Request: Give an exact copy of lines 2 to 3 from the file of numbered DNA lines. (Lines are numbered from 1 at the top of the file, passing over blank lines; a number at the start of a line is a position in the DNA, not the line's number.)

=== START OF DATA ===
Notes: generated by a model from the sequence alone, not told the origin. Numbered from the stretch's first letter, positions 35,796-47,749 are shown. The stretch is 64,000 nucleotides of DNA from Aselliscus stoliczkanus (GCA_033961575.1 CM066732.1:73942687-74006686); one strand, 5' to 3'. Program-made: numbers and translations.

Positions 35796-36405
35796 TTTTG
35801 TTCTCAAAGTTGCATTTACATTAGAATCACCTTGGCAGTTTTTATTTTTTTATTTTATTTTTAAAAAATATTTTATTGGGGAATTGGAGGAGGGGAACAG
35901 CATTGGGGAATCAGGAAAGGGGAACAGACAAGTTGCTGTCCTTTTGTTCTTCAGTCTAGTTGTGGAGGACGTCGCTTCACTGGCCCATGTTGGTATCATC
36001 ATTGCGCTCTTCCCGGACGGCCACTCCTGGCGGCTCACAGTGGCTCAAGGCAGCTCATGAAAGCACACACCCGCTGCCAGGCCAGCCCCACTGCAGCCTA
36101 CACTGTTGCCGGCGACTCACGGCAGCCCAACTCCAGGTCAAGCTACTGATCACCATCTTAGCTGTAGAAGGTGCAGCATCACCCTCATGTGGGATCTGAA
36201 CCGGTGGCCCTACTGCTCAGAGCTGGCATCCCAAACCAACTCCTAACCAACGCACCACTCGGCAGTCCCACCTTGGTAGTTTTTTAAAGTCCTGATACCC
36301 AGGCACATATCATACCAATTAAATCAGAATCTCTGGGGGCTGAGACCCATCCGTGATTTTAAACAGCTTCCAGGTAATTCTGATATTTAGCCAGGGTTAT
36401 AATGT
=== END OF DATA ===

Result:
Positions 35796-36405
35796 TTTTG